So It Goes by Nicolas Bouvier

“So it goes” recurs like a refrain throughout this collection of essays, and I found myself wishing it would go on and on.

Nicolas Bouvier is one of those legendary writers whose name circulates among travelers, but few of my North American road friends had ever heard of him. It was European friends who told me about his classic road trip book, The Way of the World.

The twenty-four year old Swiss and his friend, the painter Thierry Vernet, fired up and aging Fiat and set out from Geneva in 1953, bound for the Khyber Pass. The journey was impressive — through Yugoslavia and Turkey, across Iran and Afghanistan, and into Pakistan — but the prose was unforgettable.

Here was a writer of rare curiosity, with a gift for capturing landscapes and people. As Patrick Leigh Fermor wrote in the introduction to that book, Bouvier “catches scenes and atmospheres with a painter’s eye and a poet’s ear.” His tale is told with curiosity, patience, and an impeccable comic sense.

When I think of the broad scope of travel literature, I think The Way of the World is to Europe what On The Road was to America. Each book captured the road trip possibilities of its respective continent, but the two books and the two writers couldn’t be more different. Kerouac captured the mad, rushing, jazz-infused energy of America, while Bouvier brought a gentle but rugged optimism, a subtle eye, and a prose as richly layered as the historical landscape he emerged from. His work should be more widely read among English readers.

Which brings me to this book: So It Goes. I went off on a long digression about Bouvier’s first book because you should really start there. You will be so thoroughly enchanted that you’ll track down all of his works which were translated into English. They are very few.

This new volume from Eland is the first work by Bouvier to be translated and published in English in over twenty-five years. And it is likely to be the last.

The book brings together shorter travel writings from journeys that Bouvier undertook in the 1970’s, 80’s and 90’s: a mid-winter visit to the Aran Isles; a wander around the Lowlands of Scotland, and rugged Islay. Xian, China and South Korea make appearances, too. And the closing essay tells a tale from the author’s childhood in Switzerland.

It’s a wonderful collection, filled with imagery of great subtlety and originality, the sort that had me turning down the corners of pages over and over to mark a passage, or stopping to read a section aloud.

“This morning I left the city like a bed in which I hadn’t really slept,” he writes, as he abandons Edinburgh for Scotland’s misty lowlands.

In another story, he finds himself surrounded by trees, “in a constant state of dendrological intoxication”.

In another, he takes a room in a hotel, where, “the bed was as damp as a layer of mushrooms”.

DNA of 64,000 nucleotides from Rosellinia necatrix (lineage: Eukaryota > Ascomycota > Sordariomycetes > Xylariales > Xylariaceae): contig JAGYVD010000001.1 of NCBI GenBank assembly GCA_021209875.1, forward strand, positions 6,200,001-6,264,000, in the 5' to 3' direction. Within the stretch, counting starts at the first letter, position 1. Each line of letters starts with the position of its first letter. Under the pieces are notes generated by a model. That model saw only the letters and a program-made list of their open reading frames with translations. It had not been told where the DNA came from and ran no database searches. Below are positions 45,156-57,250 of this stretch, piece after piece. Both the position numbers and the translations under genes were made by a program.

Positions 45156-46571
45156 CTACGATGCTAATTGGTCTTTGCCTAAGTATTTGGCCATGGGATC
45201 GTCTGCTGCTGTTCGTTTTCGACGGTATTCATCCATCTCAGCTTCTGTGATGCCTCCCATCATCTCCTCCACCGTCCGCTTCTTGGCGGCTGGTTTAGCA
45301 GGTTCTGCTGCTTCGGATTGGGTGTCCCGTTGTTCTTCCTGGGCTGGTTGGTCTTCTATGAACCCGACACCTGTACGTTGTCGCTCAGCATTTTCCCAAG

And in Korea, hikes up a dormant volcano while reflecting on “these little volcanic lakes nestling in a landscape like a felt hat dented by a fist”.

So It Goes is everything you could hope for in a collection by Bouvier — except more Bouvier.

I can only hope that someone will translate his biography, as well as any remaining fragments that dripped from his pen.

As I closed the page on that last story — a tale of the eight-year-old writer’s campaign to overcome his tyrannical arch-nemesis, the Prussian housekeeper, Bertha — I was yanked from the tale with a sense of disappointment, wishing it would go on and on. It felt like he was just getting started.

Get your copy of So It Goes — and Nicolas Bouvier’s other books — from Eland today.

 

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Comments

  1. Hank Foshee says

    I’ll read them!

    In 1961 I and my Turkish roommate Zermet were conscripted by his father Saddan who lived
    most of the year in Geneva (we were high school students at LAS in Leysin, Switzerland) to return his 1957 Cadillac El Dorado convertible to Istanbul. We drove from Geneva across Austria, Yugoslavia and Bulgaria to the family’s palatial home on the Anatolian side of the Bosperous river. Across Yugoslavia and Bulgaria we could have been two Martians in a space ship; we gathered crowds everywhere we stopped. and, almost got run down by a Russian tank
    It was the adventure of a lifetime.

    You may want to check out the Book ‘Mountain high” by Swede , Goran Krupp the mountain climber. He is credited as the only pure climb of mount Everest. He rode a bike all the way from Stockholm to Kathmandu then packed his gear up to base camp for a solo, unsupported climb. Then, rode back home to Stockholm.

    • Ryan Murdock says

      That sounds like an incredible journey. You must have some amazing stories from the trip. Thanks for the mountain book recommendation, I’ll check that out.

  2. Yes, there are some good stories. A government beaurocrate in Belgrade wanted to buy the ‘Caddie’
    He said ‘no problem, he would pay with Swiss Franks. We countered it wasn’t our car but Zermet’s father,’s . He said he could report it a a theft. Knowing that any transaction behind the ‘then’ iron curtain could land us in jail, we told the guy we’d let him know and got out of town.

    Then, in Sofia, Bulgaria a Russian Army Major wanted ride. He got it the back seat after fixing a hammer and syckel (Sp?) Soviet Union flag on both front fenders and we drove him around town.

    • Ryan Murdock says

      Yes, probably wise to get out of town. The guy might have ended up with the car whether he paid you or not. That’s funny re: Bulgaria. So you guys were unofficially temporary staff drivers in a Warsaw Pact army. Things like that only happen on the road.

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